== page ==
While on vacation last week, the Hubby and I spent an evening at Magnolia Cemetery
. Yes, I know that’s not the most romantic date night but I like cemeteries. The older the better. As much as I like to walk around the monuments and read the names of those chiseled in stone, I like to photo them even more.
I did that very thing at Magnolia Cemetery in Charleston SC in October 2012 and two of the photographs revealed some very interesting…forms.
My Hubby is an avid ‘ghost hunter’. Me? Not so much. Things that go bump in the night scare me. If it had been dark in the cemeteries we’d visited, I would have been hanging onto the Hubby’s arm like a scared little girl. He lives for this kind of stuff. Of course, I’d like to see how he’d react if one day a ghost did make it’s presence known to him. We’d see who the scardy-cat was then!
I took nearly 200 photos at Magnolia Cemetery. There’s just something about the grounds there that seem a bit mystical to me. I’m not sure if it’s the Live Oaks draped in Spanish moss that gives it that feel or if it’s just the place itself. Whatever it is, this cemetery should be on everything ‘To Do’ list if you ever find yourself in Charleston.
Unlike most modern day cemeteries, Magnolia is home to some very old resting places. Family crypts in various shapes and forms.
Unusual headstones and statues are crammed into every available space
And the average, modern looking stones.
For all the errie beauty nothing compares to seeing something in a photograph that just wasn’t there when you snapped the picutre. I found two such things when I reviewed the photographs once I got home.
The next set of photos look identical, but they’re not. The second photograph has been zoomed in just a bit, not to mention, what I caught is completely different than the first images.
Here’s the original of the first photograph. (You’re welcome to copy this and enlarge it yourself to see what has me baffled but please do not remove my copyright or distribute the photograph without my consent.)
And here’s the enlarged (zoomed in) area of what I found so interesting. (This can be found just above the copyright on the original photograph)
I’ll not tell you what I see as that seems to distort your perception a bit. I’ll just let you tell me what you see and I’ll chime in later. Once you’ve had your fill of photo one, take a look at number two. Remember, the original photos look the same but one is a zoomed in look at the area.
And now for a close up look at what I found so interesting. (This can be found just above the copyright on the original photograph)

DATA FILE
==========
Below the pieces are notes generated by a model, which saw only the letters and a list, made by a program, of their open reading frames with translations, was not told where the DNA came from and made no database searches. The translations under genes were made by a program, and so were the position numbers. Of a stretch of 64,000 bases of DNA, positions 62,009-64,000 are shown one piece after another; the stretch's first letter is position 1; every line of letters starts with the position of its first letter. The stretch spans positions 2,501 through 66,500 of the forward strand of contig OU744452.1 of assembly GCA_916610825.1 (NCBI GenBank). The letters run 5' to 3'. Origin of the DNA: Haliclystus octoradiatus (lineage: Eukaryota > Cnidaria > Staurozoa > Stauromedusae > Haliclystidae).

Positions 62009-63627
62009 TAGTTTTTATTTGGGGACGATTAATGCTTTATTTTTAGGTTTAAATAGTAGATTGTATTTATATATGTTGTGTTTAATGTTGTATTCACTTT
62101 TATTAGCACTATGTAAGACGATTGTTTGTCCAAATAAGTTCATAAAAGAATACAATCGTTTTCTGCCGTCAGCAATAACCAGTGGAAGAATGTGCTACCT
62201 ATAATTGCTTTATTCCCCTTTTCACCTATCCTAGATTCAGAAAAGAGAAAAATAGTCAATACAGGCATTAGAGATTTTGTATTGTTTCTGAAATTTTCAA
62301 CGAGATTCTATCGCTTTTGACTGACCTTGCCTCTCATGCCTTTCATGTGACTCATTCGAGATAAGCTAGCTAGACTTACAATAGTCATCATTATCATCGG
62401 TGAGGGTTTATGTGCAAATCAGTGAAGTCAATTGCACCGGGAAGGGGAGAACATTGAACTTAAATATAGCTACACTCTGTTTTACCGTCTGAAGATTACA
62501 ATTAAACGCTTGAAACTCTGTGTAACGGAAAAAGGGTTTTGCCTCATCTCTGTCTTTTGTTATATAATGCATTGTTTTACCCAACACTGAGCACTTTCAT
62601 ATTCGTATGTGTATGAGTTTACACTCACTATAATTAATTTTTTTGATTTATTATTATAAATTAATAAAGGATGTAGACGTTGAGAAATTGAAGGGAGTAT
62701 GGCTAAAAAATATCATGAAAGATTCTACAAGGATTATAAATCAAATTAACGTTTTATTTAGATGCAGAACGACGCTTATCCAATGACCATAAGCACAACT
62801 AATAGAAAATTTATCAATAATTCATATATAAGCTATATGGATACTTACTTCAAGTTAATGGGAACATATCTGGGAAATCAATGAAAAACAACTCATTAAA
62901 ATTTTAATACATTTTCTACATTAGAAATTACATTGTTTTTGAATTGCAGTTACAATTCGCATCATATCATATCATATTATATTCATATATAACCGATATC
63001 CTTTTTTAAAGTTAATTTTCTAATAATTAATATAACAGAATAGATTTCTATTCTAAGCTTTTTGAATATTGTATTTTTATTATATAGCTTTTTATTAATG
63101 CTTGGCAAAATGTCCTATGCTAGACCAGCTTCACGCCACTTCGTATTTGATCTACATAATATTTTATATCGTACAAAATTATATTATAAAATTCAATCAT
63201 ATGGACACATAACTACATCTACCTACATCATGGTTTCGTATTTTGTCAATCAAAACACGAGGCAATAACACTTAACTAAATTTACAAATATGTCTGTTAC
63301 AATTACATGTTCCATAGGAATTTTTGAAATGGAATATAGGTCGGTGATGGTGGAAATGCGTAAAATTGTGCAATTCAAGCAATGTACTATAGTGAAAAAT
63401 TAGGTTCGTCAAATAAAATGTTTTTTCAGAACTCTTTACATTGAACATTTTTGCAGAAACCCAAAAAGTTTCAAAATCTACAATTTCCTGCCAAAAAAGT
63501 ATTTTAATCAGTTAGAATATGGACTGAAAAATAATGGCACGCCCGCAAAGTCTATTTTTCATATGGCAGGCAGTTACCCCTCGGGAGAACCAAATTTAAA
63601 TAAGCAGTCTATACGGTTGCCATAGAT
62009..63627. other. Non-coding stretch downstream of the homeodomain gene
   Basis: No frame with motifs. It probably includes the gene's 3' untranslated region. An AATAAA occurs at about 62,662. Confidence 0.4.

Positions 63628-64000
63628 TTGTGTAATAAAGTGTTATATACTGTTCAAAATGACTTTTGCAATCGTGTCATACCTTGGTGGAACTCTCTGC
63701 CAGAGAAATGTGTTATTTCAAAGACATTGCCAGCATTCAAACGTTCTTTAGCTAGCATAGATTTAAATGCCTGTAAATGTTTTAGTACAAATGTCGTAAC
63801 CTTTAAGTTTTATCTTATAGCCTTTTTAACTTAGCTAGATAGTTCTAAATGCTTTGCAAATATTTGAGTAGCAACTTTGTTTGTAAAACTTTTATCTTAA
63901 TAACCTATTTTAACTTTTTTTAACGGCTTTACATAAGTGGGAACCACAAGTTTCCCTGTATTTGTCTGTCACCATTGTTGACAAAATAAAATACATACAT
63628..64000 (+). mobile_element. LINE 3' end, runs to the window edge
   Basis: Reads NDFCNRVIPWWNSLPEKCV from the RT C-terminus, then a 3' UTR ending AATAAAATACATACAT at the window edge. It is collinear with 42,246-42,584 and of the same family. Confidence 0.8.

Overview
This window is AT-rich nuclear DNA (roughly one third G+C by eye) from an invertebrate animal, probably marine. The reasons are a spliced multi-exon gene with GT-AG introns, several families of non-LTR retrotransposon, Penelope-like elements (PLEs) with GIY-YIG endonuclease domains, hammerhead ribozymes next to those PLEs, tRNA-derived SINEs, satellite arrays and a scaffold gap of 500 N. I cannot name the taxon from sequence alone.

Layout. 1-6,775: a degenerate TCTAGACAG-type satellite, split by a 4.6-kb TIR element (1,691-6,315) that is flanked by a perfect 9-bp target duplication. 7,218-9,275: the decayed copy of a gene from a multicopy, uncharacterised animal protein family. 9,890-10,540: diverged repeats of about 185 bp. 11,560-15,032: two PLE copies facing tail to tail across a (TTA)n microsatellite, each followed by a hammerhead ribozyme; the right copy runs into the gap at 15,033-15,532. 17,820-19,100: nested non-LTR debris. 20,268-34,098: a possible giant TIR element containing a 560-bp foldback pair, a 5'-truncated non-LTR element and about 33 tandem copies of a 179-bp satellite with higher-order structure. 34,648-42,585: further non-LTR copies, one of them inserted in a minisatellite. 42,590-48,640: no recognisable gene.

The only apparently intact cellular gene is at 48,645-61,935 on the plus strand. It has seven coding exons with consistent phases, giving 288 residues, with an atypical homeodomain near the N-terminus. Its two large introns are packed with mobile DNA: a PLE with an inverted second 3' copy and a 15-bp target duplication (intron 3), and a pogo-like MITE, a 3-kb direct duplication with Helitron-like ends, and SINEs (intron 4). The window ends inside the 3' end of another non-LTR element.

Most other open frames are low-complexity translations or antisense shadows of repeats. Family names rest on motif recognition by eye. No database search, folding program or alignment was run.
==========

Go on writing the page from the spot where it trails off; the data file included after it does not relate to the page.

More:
The second photograph (to me) is more clear. Everyone who has seen it sees exactly the same thing I do. Again, I won’t say what it is I see. I’ll let you tell me first. Also, as above, you’re welcome to copy the photograph and enlarge it yourself to see more clearly but please do not remove my copyright or distribute the photograph without my consent.
So did I catch photographic proof of ghosts? Ehh…who can say. I’m sure the skeptics could explain it all away as light and shadows but for those who actively search for these sort of things, the imagination will fill in any missing blanks so you’re sure to see something.
For me? I’m not sure if I believe in ‘ghosts’ but I do think there are things in this world that can’t be explained and what I see on these photographs is one of those very things. I can’t explain them. The shapes don’t look solid enough for me to think they’re real people. Besides the fact no one else was in this side of the cemetery when we were also factors in. Not to mention, there was a funeral taking place on the other side of the pond. Are the figures in these photos long-lost family members waiting for their loved one?
Regardless of what is actually there, my trip to Magnolia Cemetery won’t be forgotten. The eerie beauty found there isn’t something one forgets. When you factor in possible specters? It’s a memory to last a lifetime!
Magnolia Cemetery was founded in 1849 on the banks of the Cooper River and is on the National Register of Historic Places. It’s the final resting place of many southern governs as well as hundreds of confederate soldiers and five civil war generals.
The Cemetery is located at ….70 Cunnington AVE, Charleston, SC 29405